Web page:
It was my intention to move on from debunking these "Orthodox" rabbis whom missionaries tout as some sort of proof that even learned Jews can become Christians. So far we've seen that the supposed experts were either not rabbis at all (Cohn, Pearlmutter) or of questionable sanity and education. It is hard to think that a truly learned Jew could ever be conned by the mistranslations and distortions (outright reversing!) of "prophecies," but some have converted to Christianity simply to avoid anti-semitism or being cut off from the Jewish people (the former Chief Rabbi of Rome, R' Zolli is a perfect example of this last type of convert). . . But I was talked into researching one Rabbi Isaac / Ignatz Lichtenstein, of the 19th century.
Before I even discuss this man, realize that we're talking about an era of pogroms and rampant anti-semitism in Europe. Many Jews were slaughtered, and the Reform movement (which had begun in the late 18th century) was gaining momentum as Jews wanted to escape persecution and so either converted to Christianity or tried to remain half fish half fowl (half Jewish / half not) by making their Jewish practices as close to Christianity as they could (to placate the non-Jews). This is the world which many of these "rabbis" touted by the missionaries lived. Yeshivot (Jewish schools) had a difficult time finding enough teachers as the Russians (among others) shut them down and discouraged them. . . Jews lived mostly in abject poverty in Shtetls (very small communities).
From Scrolls: Essays on Jewish history and literature, and kindred subjects, Volume 1 By Gotthard Deutsch (died 1921 -- a Jewish historian). This book discusses "rabbis" in the 19th century often referenced by missionaries as converting to Christianity. From the book starting on page 116:
"the present chief rabbi of London referred to the fact that three reform rabbis had converted to Christianity. He preferred not to give the exact number, because he probably had reason to fear the exact memory of those who remembered a previous statement of his that he could fill a book with the names of the disciples of Isaac M. Wise (founder of Reform Judaism) who has become converts to Christianity.
"The force of the argument was now to be a different one. It never had happened in Israel before — so his "Very Reverence" said — that a rabbi had become a convert to Christianity. I happen to be in possession of a pamphlet, issued by some missionary society, containing the biography of one (Isaac) Ignatz Lichtenstein, who was a rabbi in Tapio Szele, Hungary, and had written pamphlets advocating conversion to Christianity while still officiating as a rabbi.
"The statement was declared by somebody who had reason to hide himself behind the cover of anonymity, an invention (aka a fake).”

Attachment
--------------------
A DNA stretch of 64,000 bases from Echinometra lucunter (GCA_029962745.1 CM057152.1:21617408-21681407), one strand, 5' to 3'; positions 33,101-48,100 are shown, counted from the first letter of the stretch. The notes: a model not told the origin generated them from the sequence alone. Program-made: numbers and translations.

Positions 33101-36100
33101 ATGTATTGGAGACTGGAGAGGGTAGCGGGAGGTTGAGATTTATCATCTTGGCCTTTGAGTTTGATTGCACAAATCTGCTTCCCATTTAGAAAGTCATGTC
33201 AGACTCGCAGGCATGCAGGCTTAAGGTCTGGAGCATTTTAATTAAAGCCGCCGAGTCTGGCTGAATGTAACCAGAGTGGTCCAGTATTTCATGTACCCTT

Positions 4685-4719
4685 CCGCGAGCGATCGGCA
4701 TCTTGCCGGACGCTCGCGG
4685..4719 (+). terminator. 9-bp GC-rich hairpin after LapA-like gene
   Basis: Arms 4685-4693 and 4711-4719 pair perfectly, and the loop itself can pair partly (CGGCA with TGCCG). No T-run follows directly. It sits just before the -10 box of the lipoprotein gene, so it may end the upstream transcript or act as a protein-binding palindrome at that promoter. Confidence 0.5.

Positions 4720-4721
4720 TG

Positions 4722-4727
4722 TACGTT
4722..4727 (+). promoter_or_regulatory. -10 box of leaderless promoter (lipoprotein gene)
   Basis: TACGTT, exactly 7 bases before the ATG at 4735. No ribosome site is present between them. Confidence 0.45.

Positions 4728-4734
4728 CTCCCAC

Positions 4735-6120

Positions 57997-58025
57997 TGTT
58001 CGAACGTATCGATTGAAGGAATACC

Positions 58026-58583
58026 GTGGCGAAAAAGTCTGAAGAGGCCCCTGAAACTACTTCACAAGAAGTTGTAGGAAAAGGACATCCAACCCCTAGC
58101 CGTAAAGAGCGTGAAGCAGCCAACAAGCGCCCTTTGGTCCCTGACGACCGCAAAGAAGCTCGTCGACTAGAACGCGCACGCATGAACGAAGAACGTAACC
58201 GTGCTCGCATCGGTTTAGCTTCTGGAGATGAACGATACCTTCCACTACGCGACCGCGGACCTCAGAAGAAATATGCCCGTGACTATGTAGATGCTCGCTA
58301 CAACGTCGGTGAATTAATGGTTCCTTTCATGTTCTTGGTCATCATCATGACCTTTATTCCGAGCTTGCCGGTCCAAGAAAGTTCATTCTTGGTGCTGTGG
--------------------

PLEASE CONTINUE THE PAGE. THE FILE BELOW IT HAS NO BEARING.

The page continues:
A few things to note from the above paragraph:
Missionaries insist that Ignatz Lichtenstein was an Orthodox Rabbi -- thus he is supposedly a "learned" Jew who became a Christian.
So was he Orthodox or Reform? Did he become a Christian? How "learned" was Ignatz Lichtenstein? How well regarded was he as a rabbinical source? (In other words was he a "C" student or an honor roll student?).
We know for a fact that Isaac / Ignatz Lichtenstein is buried in a Reform Jewish cemetery in Hungary, which would add substance to the thought that he might have been a Reform rabbi, and not an Orthodox rabbi. A picture of his tombstone is shown on this page.
Did he write the missionary documents? Did he become a Christian, or was he confused with another Lichtenstein (a fairly common name)?
The book "Apostates, Hybrids, or True Jews? Jewish Christians and Jewish Identity" by Raymond Lillevik quotes an obituary which says "Not until the scandal had lasted a long time did the Reformed Rabbinate of Budapest succeed in inducing the representatives of the community of Tapio Tzele, composed for the most part of relatives or friends of Lichtenstein, to demand his dismissal, in order that he should withdraw from the Rabbinate."
If Lichtenstein was an Orthodox rabbi, why would the "Reform(ed) Rabbinate of Budapest) be involved in his dismissal? Missionaries insist that I. Lichtenstein was an Orthodox rabbi (most likely for credibility sake) – but the details seem to lead more to the conclusion that he was no such thing.
The same book states that many members of his family thought Ignatz was insane. Two years before Lichtenstein left Tapioszele he was without a regular income and was supported by a Christian missionary (Arnold Frank of Hamburg, Germany).
Aside from quotes from people contemporaneous with Lichtenstein stating he was a Reform Jew, and the fact that he was buried in a Reform cemetery take a look at information on the town in which he supposedly had a pulpit in a Synagogue. The town, Tapioszele, was in Pest – which was itself the leading area of Hungary for Reform Judaism. Link.
The book "Apostates, Hybrids, or True Jews? Jewish Christians and Jewish Identity" also sais "Tapioszele belonged to the Neolog (Reform) camp, which is indicated by the reactions in Budapest voiced by the Neolog (Reform) leadership, and by the fact that Lichtenstein was buried in the Reform cemetery in Budapest.”